Center For Forest Disturbance Science (SRS RWU 4156)

The Center for Forest Disturbance Science is a research project of the US Forest Service Southern Research Station focused on the study of disturbance processes across scales and their risk of occurrence in order to develop innovative management strategies for reducing vulnerability of ecosystems to degradation.

Selected News and Events

Crash and Burn: How Tornado Damage Affects Fire Behavior

Aerial view of simulated tornado damage at the Piedmont National Wildlife Refuge near Round Oak, Georgia. Photo by U.S. Forest Service.

Tornadoes and fires are powerful natural disturbances that can kill trees and cause long lasting changes in community composition. One of the most obvious interactions between wind damage and fire is that fallen trees become fuel, and can increase the likelihood or intensity of fire. “The impacts of simultaneous wind and fire disturbances are poorly understood,” says Joseph O’Brien, a research ecologist at the Southern Research Station Center for Forest Disturbance Science. O’Brien and his colleagues recently studied interactions between wind damage and fire behavior. The study was led by Jeffery Cannon of the University of Georgia, and was recently published in Forest Ecology and Management.

Read the full article here.

posted December 11, 2014 on CompassLive

Guide to Prescribed Fire in Southern Ecosystems

Photo of prescribed fire

Prescribed burning is FIRE “applied in a skillful manner, under exacting weather conditions, in a definite place, to achieve specific results.”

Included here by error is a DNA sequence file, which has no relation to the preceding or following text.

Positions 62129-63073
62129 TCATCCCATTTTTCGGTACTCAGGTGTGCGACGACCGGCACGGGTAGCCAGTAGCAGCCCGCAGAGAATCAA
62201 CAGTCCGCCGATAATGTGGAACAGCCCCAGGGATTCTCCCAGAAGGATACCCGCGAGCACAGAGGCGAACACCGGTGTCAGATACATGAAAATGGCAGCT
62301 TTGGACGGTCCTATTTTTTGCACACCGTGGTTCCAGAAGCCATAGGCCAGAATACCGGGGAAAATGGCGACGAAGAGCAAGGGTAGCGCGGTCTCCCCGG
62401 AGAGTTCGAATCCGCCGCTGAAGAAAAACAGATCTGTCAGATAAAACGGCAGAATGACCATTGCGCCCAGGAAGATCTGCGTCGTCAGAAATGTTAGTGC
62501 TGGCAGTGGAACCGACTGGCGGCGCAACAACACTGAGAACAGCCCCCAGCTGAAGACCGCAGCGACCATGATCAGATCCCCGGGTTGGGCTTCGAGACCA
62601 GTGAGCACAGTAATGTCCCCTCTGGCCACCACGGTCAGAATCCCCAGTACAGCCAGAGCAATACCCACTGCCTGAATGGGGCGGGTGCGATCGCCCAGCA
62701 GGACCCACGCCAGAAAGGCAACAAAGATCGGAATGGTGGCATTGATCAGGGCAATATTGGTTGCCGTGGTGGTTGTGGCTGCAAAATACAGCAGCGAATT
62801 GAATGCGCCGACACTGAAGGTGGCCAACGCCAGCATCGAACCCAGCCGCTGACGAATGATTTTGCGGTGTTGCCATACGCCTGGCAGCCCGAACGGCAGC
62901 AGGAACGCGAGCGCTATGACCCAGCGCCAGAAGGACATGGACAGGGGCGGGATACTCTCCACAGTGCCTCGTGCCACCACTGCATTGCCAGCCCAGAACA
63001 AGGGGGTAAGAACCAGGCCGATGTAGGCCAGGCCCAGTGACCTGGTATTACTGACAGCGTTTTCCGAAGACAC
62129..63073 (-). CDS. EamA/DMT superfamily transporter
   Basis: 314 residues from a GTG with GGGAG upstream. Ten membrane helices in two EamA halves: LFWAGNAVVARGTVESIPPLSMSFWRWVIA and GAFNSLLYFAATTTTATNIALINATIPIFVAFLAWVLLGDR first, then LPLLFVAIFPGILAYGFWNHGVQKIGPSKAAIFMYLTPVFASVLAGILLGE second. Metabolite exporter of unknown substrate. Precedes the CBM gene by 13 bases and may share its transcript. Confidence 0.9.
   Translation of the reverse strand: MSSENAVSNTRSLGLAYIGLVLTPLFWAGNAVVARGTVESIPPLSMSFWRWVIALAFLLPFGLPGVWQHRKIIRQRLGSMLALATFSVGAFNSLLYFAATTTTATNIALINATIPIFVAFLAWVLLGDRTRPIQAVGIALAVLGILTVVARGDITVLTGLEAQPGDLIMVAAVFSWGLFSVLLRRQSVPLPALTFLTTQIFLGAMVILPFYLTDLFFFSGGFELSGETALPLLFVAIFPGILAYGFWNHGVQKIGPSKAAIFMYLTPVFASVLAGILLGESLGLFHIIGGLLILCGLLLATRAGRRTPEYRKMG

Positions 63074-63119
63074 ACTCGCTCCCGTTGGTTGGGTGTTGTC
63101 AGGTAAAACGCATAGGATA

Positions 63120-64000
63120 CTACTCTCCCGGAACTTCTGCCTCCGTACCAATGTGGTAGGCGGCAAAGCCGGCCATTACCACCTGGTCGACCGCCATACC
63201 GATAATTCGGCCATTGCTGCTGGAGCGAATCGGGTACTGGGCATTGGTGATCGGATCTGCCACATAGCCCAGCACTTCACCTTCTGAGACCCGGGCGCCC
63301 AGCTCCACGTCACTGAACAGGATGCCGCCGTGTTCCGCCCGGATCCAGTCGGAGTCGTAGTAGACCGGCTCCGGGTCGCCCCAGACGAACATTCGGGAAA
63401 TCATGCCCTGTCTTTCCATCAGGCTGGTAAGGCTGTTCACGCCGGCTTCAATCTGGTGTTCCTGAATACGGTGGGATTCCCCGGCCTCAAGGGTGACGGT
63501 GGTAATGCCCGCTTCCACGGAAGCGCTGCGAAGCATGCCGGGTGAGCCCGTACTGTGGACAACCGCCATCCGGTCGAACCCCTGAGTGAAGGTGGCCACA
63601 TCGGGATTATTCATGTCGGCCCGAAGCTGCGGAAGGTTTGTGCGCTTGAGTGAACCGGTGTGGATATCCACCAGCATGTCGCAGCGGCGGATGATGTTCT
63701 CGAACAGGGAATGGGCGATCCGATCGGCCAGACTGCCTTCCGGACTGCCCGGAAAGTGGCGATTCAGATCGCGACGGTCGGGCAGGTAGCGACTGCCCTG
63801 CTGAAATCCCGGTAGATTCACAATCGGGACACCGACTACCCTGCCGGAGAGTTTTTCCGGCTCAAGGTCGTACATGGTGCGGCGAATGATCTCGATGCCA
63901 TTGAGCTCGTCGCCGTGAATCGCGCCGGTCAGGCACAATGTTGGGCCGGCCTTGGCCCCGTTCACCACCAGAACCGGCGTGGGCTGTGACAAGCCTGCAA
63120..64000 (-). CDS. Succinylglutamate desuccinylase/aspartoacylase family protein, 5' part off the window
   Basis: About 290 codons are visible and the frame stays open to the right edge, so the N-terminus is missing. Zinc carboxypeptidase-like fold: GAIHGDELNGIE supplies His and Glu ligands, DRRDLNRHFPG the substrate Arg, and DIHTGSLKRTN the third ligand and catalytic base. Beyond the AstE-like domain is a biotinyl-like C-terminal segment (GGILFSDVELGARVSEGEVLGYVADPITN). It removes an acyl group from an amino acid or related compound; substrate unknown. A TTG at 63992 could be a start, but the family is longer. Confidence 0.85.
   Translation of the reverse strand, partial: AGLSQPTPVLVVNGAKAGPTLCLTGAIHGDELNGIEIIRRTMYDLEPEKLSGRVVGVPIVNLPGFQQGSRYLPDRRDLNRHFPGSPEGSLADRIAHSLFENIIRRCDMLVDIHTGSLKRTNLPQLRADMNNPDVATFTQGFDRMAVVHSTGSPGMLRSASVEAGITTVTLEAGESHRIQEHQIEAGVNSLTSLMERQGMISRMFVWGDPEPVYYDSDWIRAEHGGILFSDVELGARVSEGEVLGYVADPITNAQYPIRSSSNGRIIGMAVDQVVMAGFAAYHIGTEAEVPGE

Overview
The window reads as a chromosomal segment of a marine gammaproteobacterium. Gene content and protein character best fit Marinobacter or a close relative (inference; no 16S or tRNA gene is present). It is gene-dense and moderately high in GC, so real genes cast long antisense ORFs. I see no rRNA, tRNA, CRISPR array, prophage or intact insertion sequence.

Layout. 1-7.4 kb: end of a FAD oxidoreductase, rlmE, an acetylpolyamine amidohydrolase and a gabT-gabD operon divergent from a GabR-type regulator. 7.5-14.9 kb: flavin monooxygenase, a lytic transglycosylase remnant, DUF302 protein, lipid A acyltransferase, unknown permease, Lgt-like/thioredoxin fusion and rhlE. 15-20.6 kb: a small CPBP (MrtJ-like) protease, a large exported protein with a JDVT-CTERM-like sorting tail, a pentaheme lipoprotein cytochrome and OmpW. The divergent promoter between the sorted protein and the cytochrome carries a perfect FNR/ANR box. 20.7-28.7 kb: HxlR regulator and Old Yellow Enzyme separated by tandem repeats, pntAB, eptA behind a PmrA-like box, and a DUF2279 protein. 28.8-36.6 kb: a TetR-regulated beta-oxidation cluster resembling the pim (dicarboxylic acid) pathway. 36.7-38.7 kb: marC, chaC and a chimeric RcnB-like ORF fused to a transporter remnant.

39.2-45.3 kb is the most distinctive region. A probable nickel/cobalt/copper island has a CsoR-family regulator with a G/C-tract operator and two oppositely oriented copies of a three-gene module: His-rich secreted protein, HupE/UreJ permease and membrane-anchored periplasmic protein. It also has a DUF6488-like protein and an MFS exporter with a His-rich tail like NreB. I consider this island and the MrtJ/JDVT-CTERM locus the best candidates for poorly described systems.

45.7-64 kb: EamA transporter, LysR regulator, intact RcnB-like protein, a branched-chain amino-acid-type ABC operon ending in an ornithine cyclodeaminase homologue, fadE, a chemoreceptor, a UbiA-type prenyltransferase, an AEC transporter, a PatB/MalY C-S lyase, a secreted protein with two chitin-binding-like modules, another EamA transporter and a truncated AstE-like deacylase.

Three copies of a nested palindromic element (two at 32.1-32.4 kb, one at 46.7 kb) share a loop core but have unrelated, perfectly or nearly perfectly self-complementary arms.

Printed on the inside cover of the Introduction to Prescribed Fire in Southern Ecosystems, the sentence above sets the tone for the revised guide developed by Southern Research Station (SRS) scientists Tom Waldrop and Scott Goodrick and published last year.

Read the full article here.

posted September 11, 2014 on CompassLive

Interrupting an Invasional Meltdown

Southeastern forest infested with Chinese privet. Photo by David Moorhead, courtesy of bugwood.org.

Earthworms have been described as “ecosystem engineers” because they can transform soil environments in ways – physical, chemical, and biological – that in turn lead to aboveground ecological changes. Most of the 8,000 species of the world’s earthworms stay in areas where they evolved, some occupying very narrow niches, but about 120 “cosmopolitan” or “peregrine” species have spread throughout the world, some invading and displacing native species.

Read the full article here.

posted July 17, 2014 on CompassLive

Fires and Water: Predicting Future Wildfires in a Changing Climate

The Natural Inquirer

Drs. John Stanturf and Scott Goodrick provided the segment, “Fire and Water: Predicting Future Wildfires in a Changing Climate,” in the newest Natural Inquirer, Natural IQ. The Natural Inquirer is a middle school science education journal! Scientists report their research in journals, which enable scientists to share information with one another. This journal, The Natural Inquirer, was created so that scientists can share their research with middle school students. Each article tells about scientific research conducted by scientists in the USDA Forest Service.

Read the full article here.

posted March 17, 2014 by Shela Mou

Infrared Thermography Data Collection of Fire Behavior




posted March 17, 2014 by Shela Mou